Frick’s Cave Preserve Clean-Up And Visit By The Veteran’s Adventure Group

Frick’s Cave, owned by the Southeastern Cave Conservancy sits on 33.8 acres and contains 2.7 miles of passages. It is home to 10,000 endangered gray bats and has Georgia’s only known population of the rare Tennessee Cave Salamander. Due to it’s sensitivity, this cave is closed to all visitation (except the annual Member Appreciation Day when the bats aren’t present or rare Board approved trips). Unapproved entry is illegal and can be considered harassment under the Endangered Species Act.

In December of 2017, special approval was provided by the SCCi board in support of the Veterans Adventure Group to allow a chance to see this special (horizontal) cave as part of a clean up effort of the preserve by the Veterans and SCCi volunteer ET Davis.

For a little background, the Veterans Adventure Group is a non-profit open to all veterans that is passionate about helping and supporting veterans through the difficult transition from a military world to civilian life. They provide support, guidance, and a strong network for them as they train and prepare towards a positive extreme goal that develops a sense of purpose and pride in the teams.

Meeting in the morning, the team proceeded with clearing leaves, removing invasive vines, and clearing fallen trees. The effort lasted into the mid afternoon, but accomplished more than had originally been anticipated for the day.

With the clean up effort complete, the group made its way to Frick’s Cave under the lead of SCCi volunteer ET Davis with extreme caution as not to disturb the bat population. A special thanks to SCCi and it’s board for providing this tour for the veterans of this special (horizontal) cave.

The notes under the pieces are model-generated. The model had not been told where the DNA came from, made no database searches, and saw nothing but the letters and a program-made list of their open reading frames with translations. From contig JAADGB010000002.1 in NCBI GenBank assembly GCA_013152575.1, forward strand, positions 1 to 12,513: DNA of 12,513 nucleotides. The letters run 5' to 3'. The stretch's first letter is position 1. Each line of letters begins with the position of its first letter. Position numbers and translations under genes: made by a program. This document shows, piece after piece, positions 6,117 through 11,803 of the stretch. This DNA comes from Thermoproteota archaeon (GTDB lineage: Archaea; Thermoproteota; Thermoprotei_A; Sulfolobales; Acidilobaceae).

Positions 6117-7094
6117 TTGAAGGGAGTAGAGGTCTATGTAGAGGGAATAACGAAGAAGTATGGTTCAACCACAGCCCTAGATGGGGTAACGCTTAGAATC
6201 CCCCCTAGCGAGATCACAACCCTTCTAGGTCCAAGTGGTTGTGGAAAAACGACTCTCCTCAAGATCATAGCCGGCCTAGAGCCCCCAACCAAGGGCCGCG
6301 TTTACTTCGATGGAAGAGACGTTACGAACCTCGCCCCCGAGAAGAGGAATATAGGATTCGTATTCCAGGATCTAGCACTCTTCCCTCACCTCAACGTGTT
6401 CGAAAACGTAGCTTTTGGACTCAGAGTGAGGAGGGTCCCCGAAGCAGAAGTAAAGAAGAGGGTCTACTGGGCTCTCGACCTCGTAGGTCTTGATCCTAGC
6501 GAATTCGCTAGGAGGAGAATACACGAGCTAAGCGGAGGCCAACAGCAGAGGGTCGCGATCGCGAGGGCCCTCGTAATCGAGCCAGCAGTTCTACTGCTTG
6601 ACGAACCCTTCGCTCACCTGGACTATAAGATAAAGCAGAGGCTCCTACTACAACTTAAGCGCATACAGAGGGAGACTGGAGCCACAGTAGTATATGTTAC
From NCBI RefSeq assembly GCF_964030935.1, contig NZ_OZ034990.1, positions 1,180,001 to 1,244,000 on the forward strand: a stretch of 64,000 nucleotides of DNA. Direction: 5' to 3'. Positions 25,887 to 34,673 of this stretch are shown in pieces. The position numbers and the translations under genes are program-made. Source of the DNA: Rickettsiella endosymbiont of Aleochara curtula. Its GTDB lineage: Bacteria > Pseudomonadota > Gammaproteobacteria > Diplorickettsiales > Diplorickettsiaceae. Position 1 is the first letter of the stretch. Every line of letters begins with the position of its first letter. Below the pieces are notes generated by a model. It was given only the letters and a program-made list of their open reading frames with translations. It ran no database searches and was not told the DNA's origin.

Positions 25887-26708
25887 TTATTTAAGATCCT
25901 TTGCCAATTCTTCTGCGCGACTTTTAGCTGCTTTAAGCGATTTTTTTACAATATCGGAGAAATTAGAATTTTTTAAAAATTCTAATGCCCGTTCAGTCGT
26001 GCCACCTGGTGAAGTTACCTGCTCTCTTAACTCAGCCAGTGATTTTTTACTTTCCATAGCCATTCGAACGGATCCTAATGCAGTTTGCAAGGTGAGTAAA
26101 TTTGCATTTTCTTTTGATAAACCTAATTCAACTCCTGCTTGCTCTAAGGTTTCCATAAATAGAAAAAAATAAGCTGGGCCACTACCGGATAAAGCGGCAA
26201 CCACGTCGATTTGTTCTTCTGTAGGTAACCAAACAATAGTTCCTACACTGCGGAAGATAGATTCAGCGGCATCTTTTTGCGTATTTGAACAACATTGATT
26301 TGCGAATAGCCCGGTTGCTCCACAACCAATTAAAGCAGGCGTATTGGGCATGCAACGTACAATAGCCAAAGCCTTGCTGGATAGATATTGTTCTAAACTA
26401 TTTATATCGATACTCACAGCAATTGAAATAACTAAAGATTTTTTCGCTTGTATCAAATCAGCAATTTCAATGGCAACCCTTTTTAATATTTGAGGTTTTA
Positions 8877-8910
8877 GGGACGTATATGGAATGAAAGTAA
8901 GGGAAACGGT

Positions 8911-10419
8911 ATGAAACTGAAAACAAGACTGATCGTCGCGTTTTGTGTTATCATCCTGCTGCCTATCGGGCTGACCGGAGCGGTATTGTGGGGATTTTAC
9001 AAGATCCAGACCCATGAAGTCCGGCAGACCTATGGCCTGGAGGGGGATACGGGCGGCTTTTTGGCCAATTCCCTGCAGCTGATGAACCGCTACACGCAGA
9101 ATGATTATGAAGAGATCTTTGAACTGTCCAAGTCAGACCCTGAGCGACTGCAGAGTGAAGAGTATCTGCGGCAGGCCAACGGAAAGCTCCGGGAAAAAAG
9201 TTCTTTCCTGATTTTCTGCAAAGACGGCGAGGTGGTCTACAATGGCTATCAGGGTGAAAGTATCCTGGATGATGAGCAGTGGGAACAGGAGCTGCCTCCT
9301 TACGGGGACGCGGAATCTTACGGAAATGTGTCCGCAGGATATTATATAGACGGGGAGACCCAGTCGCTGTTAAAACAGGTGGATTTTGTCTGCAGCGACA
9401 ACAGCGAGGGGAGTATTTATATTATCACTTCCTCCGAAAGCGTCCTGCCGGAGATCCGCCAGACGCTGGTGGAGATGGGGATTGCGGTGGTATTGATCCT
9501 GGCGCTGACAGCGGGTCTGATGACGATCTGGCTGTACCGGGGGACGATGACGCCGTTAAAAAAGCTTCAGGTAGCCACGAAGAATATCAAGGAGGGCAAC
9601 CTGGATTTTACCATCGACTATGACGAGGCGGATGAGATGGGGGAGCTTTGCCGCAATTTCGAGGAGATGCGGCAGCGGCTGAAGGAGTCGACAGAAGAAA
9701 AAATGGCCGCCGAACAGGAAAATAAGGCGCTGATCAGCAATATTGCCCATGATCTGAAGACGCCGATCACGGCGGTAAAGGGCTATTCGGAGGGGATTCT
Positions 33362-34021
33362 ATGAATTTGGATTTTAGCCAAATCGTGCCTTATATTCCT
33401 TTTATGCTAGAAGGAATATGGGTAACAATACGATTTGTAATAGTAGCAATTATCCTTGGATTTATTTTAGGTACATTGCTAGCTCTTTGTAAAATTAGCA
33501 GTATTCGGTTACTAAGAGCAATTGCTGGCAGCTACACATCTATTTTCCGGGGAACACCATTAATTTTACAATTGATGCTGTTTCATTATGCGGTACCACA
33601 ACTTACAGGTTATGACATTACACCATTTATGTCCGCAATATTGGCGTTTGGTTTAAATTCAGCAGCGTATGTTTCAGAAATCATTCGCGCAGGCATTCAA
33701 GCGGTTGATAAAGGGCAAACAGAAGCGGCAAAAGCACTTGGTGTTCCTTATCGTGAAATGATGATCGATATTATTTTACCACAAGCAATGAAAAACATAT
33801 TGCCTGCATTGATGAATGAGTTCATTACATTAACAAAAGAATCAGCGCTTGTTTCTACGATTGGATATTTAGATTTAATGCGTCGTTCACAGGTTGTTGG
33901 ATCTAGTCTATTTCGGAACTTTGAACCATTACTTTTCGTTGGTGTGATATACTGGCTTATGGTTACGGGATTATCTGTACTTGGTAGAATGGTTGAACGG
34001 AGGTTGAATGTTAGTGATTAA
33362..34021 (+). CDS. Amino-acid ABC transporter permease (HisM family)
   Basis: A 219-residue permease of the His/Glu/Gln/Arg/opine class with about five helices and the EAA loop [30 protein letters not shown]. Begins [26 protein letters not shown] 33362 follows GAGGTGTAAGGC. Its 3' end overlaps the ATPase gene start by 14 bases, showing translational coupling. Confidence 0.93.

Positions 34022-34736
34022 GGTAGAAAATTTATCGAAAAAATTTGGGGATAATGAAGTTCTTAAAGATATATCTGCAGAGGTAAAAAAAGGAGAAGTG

On entering the cave, Mr. Davis took the time talk about the Southeastern Cave Conservancy’s (SCCi) conservation efforts around the 10,000 endangered gray bats that reside here and the archaeological assessment that was done in 2001. Aquatic gastropod shells with broken ends (food source),  tempered pottery shards, cane torch marks, and several petroglyphs were found indicating that Native Americans had visited and explored this site.

If you’d like to help support ongoing research and habitat protection for endangered bats, please considering participating in the Adopt a Frick’ss Bat fundraiser:

Please note that caving can be a dangerous activity for the inexperienced. If you have an interest in exploring caves, check out a local grotto from the National Speleological Society website so you can connect with experienced cavers in your area who will show you the ropes. Also, remember that caves can be on either private property or government land so please always ensure that you either have permission from the landowner or the proper permits obtained before visiting a cave. While there, remember to…

Take nothing but pictures.

Leave nothing but footprints.

Kill nothing but time.

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